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Hm, ok, thats a good point. I dug a bit into shadow volumes but im now facing either a problem of comprehension or a real problem in my situation. Lets say my sun is at a position and my camera looks in an angle 90° relative to the sun direction. Now looking the scene from the suns position is yields a completely different view frustum then watching the scene from my camera. So to get the depth data for all pixels that are rendered in my actual scene but also taking all the objects into calculation that may throw a shadow onto my scene should i render from the suns point of view into my shadow map the union of both view frustums?

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Ok, i was able to "reduce" my problems to the question how wide and high i have to make my orthogonal matrix for the sun light. It should basically cover all the regions the camera sees at the moment. Is there a way to determine the correct width and height of the orthogonal matrix from my perspective projection and view matrix of the cameras matrix?

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Ok, i was able to "reduce" my problems to the question how wide and high i have to make my orthogonal matrix for the sun light. It should basically cover all the regions the camera sees at the moment. Is there a way to determine the correct width and height of the orthogonal matrix from my perspective projection and view matrix of the cameras matrix?

I'm not 100% sure if this would help your situation, but the frustum dictacted by the view matrix(google extracting clipping planes from a view matrix) CAN be used to get points of it's 5(or 8) corner vertices, which could be transformed into the appropriate space to get a height and width from.

I'd personally wait until someone else weighs in before running wild with this....

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Thats a good point! Calculating the frustum corners is easy and using the lights view matrix i can move them to light space which will let me determine the size!

Ive started implementing it but im facing a problem with depth rendering. I use the following HLSL code:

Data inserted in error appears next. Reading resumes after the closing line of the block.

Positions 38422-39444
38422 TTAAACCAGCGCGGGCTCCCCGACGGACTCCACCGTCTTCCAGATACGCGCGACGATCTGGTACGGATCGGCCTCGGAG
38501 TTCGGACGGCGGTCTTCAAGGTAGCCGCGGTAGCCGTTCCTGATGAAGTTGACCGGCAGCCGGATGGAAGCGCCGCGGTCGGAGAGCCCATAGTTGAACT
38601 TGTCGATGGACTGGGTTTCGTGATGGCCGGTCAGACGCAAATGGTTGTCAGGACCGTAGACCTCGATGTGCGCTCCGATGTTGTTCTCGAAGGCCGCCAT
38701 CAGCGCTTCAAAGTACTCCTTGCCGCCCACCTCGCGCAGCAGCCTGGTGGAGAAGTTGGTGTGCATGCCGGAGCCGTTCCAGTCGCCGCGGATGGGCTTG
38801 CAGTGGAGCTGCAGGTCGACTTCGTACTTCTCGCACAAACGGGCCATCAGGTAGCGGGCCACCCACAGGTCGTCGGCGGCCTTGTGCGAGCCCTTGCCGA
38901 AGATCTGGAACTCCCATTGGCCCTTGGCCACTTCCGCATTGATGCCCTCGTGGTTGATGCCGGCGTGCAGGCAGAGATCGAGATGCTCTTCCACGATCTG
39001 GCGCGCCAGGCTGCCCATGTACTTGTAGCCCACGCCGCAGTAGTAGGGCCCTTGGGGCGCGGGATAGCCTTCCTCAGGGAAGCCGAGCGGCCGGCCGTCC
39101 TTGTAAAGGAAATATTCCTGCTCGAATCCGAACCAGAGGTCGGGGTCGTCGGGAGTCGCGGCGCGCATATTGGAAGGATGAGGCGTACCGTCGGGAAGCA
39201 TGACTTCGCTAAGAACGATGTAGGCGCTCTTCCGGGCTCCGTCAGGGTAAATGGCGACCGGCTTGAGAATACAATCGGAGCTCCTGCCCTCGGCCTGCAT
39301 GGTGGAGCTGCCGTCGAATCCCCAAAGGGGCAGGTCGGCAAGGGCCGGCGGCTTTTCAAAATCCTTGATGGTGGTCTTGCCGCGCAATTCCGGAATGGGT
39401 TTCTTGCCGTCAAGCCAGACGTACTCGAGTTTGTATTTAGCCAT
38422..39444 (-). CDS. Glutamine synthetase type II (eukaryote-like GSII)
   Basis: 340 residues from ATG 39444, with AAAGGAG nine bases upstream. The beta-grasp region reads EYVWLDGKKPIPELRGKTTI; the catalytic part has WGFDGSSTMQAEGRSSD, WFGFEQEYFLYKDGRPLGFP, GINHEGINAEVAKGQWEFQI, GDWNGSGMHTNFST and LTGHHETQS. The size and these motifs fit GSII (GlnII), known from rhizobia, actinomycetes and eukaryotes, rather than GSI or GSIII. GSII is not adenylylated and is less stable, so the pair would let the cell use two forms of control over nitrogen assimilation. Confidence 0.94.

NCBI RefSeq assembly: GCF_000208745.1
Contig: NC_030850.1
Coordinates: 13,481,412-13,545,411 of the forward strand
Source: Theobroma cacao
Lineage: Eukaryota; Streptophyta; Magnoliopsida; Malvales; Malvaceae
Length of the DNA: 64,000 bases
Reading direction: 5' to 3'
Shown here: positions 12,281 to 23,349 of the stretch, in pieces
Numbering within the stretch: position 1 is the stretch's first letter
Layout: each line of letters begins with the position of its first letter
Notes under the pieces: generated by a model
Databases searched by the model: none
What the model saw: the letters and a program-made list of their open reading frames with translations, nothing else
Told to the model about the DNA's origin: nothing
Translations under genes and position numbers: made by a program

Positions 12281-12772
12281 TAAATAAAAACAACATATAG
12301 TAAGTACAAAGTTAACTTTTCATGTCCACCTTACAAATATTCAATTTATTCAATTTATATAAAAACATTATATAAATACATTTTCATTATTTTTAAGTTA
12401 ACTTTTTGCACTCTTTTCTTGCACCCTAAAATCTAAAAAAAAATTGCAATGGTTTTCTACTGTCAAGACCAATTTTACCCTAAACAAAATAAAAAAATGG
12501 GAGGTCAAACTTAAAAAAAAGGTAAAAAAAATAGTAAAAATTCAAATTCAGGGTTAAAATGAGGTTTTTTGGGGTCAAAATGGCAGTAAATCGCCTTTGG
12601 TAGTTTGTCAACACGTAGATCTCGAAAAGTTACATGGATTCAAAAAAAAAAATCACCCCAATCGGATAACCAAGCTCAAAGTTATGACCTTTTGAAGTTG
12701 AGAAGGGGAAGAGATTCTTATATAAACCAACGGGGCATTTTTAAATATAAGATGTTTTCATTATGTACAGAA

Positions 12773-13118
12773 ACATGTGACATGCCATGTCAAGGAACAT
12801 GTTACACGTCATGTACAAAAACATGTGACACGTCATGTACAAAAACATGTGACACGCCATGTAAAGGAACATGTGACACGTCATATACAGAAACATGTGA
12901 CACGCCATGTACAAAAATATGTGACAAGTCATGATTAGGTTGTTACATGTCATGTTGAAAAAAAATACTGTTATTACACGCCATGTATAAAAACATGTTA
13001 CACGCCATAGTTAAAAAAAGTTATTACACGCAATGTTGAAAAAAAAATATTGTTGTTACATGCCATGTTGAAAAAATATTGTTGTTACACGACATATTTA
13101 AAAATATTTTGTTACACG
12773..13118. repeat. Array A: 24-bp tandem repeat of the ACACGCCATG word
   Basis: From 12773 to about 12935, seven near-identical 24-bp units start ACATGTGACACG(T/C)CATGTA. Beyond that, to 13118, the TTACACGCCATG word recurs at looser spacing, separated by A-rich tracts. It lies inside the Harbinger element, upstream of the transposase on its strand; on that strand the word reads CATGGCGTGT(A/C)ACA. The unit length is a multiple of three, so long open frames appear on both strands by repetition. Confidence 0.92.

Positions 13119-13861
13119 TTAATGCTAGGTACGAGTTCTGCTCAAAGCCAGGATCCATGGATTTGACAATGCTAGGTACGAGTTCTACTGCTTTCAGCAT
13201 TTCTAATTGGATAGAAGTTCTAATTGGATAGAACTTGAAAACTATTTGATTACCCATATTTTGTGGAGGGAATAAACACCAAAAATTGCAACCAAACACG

PixelInputShadow TerrainVSShadow(float4 PositionIn : POSITION) { PixelInputShadow ret = (PixelInputShadow)0; ret.Position = mul(PositionIn, worldViewProj); ret.Position2D = ret.Position.zw; return ret; } float4 TerrainPSShadow(float4 Position : POSITION, float2 Position2D : TEXCOORD0) : COLOR0 { return (Position2D.x / Position2D.y); } 

According to what i think i know z / w should yield a value between 0 and 1 depending on the distance from the point to the two clipping planes. Well, when i render that i cannot see anything like that, the full scene is completely white even points that are on opposite clipping planes have the same white color. Did i misunderstand something?

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Thats a good point! Calculating the frustum corners is easy and using the lights view matrix i can move them to light space which will let me determine the size!

Ive started implementing it but im facing a problem with depth rendering. I use the following HLSL code:
 PixelInputShadow TerrainVSShadow(float4 PositionIn : POSITION) { PixelInputShadow ret = (PixelInputShadow)0; ret.Position = mul(PositionIn, worldViewProj); ret.Position2D = ret.Position.zw; return ret; } float4 TerrainPSShadow(float4 Position : POSITION, float2 Position2D : TEXCOORD0) : COLOR0 { return (Position2D.x / Position2D.y); } 

According to what i think i know z / w should yield a value between 0 and 1 depending on the distance from the point to the two clipping planes. Well, when i render that i cannot see anything like that, the full scene is completely white even points that are on opposite clipping planes have the same white color. Did i misunderstand something?

Whats the format of the render target your rendering the depth into?